Objectives: This article analyzes published studies on the application of the EQ-5D for the assessment of quality of life in patients with dementia and their carers. The EQ-5D, a generic instrument for measuring health-related quality of life, is widely used for economic evaluation in many areas of health research. However, there is considerable debate about the appropriateness of the EQ-5D for people with impaired cognition.
Methods: We conducted a systematic review of research studies published in the past 10 years that either used the EQ-5D as an outcome measure or investigated different aspects of the performance of the EQ-5D in studies of dementia.
Results: This study demonstrates that despite good feasibility and reliability of the EQ-5D instrument, there are problems with the validity of self-rated data because of a lack of association between patient and proxy ratings. There is a substantial ceiling effect for patient ratings. The visual analogue scale has poor reliability, even in patients with mild and moderate dementia. Different proxies (e.g., family carers, institutional carers, and health-care professionals) provide different ratings for patients' health.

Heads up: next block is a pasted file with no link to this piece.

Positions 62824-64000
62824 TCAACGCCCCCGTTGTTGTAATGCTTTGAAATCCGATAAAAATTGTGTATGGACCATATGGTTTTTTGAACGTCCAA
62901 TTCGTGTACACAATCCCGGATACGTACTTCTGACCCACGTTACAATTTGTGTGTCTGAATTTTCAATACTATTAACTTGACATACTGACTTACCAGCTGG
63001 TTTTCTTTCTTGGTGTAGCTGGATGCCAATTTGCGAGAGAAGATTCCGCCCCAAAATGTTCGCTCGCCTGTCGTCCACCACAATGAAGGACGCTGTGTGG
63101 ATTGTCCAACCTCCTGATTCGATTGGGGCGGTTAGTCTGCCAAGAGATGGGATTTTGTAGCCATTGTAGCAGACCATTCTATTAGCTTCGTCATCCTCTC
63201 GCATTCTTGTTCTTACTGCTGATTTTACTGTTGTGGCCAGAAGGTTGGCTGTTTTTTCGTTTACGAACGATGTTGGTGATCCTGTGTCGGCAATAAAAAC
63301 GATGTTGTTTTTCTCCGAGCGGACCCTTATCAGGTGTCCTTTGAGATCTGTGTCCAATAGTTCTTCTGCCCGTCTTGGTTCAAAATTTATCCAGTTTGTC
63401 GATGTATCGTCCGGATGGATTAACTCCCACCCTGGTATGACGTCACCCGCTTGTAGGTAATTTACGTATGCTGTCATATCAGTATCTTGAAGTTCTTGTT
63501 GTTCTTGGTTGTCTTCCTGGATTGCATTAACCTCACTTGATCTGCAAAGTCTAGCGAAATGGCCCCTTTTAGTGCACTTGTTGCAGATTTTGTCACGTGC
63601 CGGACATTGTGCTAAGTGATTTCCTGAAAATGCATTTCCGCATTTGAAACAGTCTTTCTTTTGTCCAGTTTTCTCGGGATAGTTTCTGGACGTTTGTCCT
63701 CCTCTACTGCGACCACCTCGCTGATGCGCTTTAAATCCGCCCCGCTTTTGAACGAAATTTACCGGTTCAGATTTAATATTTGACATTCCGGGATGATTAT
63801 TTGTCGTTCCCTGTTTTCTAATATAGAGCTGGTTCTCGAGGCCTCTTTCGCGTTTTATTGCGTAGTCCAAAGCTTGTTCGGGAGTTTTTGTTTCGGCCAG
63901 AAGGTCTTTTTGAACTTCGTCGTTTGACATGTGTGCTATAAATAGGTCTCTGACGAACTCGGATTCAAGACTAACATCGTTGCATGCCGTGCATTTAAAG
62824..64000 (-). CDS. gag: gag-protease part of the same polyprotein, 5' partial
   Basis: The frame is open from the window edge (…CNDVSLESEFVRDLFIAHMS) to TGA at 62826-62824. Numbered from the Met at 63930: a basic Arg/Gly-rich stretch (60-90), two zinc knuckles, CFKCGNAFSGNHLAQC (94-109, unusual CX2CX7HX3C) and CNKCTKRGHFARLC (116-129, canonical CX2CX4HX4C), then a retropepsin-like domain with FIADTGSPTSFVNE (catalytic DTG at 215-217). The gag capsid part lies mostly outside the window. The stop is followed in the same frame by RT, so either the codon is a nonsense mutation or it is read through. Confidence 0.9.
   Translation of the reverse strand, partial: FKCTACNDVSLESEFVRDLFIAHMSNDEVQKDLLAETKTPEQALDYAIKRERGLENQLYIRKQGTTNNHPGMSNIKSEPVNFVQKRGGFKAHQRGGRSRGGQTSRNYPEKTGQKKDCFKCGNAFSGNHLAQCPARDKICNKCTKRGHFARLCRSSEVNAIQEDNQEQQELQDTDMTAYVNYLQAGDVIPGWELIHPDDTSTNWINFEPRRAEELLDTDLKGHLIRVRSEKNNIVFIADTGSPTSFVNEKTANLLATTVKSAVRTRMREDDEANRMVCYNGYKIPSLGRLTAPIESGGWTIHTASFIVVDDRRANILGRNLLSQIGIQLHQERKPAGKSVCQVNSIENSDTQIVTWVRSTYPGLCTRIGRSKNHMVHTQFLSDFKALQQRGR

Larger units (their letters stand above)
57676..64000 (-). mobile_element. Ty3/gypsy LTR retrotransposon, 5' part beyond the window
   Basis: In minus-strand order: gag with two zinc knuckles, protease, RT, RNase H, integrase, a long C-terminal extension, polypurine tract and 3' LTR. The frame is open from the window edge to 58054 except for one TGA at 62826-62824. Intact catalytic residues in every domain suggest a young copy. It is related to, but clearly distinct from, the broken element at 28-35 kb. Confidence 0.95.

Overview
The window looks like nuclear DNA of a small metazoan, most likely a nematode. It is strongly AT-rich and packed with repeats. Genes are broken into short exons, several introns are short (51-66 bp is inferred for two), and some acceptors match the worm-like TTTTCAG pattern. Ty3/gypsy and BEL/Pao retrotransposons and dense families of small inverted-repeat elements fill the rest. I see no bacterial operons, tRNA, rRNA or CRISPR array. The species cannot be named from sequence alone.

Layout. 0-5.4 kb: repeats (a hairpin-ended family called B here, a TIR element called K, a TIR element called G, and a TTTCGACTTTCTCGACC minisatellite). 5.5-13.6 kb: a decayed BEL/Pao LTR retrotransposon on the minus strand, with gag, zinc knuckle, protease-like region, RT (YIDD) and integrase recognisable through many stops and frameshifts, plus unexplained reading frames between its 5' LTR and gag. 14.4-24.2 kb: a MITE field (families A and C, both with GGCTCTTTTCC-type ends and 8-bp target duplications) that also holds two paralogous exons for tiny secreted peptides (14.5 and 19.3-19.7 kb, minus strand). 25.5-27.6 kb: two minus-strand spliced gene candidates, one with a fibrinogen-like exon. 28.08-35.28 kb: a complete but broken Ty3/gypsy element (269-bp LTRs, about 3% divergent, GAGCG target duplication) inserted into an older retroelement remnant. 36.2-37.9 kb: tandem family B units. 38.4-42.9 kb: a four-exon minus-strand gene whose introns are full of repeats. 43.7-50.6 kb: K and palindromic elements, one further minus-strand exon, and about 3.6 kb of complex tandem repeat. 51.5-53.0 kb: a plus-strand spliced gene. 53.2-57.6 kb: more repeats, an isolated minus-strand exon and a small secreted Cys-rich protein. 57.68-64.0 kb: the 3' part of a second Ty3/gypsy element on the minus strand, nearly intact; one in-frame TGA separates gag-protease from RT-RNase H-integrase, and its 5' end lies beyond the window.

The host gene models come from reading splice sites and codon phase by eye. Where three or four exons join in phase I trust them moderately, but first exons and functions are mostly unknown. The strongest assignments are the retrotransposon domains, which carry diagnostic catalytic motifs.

Conclusion: Careful selection of assessment mode and appropriate proxies is important to ensure the EQ-5D validity in studies of patients with dementia. Because the cost of informal patient care represents a significant proportion of total costs of dementia treatment, the impact of dementia on carer's quality of life should be included in economic evaluation.
Copyright © 2011 International Society for Pharmacoeconomics and Outcomes Research (ISPOR). Published by Elsevier Inc. All rights reserved.